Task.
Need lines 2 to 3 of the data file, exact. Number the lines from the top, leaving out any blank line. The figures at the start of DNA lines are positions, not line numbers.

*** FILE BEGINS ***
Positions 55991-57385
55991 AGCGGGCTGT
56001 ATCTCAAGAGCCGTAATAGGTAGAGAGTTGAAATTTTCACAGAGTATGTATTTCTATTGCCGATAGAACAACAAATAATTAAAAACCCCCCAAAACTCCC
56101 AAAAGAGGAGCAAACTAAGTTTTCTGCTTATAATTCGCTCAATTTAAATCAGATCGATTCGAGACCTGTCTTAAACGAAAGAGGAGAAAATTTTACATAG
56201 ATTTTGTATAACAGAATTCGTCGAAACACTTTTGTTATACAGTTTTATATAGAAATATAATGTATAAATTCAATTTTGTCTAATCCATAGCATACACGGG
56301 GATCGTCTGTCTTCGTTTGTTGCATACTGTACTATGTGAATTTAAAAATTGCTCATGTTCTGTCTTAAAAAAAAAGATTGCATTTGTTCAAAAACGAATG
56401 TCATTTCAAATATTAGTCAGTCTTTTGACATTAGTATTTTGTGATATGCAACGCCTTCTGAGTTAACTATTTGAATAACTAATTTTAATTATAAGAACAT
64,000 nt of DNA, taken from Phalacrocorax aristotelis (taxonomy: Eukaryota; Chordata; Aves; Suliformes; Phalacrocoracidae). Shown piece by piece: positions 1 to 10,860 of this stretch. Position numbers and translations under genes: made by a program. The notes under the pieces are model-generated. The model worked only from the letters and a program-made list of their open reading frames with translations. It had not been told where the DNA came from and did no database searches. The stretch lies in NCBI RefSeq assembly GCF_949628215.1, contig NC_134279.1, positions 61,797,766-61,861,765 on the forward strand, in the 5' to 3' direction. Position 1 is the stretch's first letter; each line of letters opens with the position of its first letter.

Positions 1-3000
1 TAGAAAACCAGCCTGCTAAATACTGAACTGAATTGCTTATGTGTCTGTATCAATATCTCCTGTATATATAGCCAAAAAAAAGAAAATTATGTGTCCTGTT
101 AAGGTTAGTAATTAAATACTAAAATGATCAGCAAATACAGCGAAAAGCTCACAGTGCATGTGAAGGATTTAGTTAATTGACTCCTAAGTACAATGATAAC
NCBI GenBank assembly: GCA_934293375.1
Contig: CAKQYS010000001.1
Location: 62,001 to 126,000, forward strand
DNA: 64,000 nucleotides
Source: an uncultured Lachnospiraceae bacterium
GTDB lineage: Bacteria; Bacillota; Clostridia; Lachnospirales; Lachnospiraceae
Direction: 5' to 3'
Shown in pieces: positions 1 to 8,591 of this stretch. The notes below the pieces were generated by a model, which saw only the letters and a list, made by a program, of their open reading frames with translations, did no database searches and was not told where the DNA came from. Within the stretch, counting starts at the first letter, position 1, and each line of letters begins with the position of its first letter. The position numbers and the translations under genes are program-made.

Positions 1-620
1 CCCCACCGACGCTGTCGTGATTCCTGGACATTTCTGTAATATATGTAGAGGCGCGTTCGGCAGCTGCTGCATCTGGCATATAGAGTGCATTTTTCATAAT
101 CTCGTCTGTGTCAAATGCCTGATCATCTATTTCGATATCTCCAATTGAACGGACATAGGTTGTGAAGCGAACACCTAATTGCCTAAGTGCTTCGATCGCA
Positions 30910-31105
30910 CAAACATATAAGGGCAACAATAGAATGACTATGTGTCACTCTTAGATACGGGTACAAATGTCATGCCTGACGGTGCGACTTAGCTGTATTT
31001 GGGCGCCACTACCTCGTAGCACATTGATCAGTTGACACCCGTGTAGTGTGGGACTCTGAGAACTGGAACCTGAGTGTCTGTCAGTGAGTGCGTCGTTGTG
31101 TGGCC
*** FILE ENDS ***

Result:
55991 AGCGGGCTGT
56001 ATCTCAAGAGCCGTAATAGGTAGAGAGTTGAAATTTTCACAGAGTATGTATTTCTATTGCCGATAGAACAACAAATAATTAAAAACCCCCCAAAACTCCC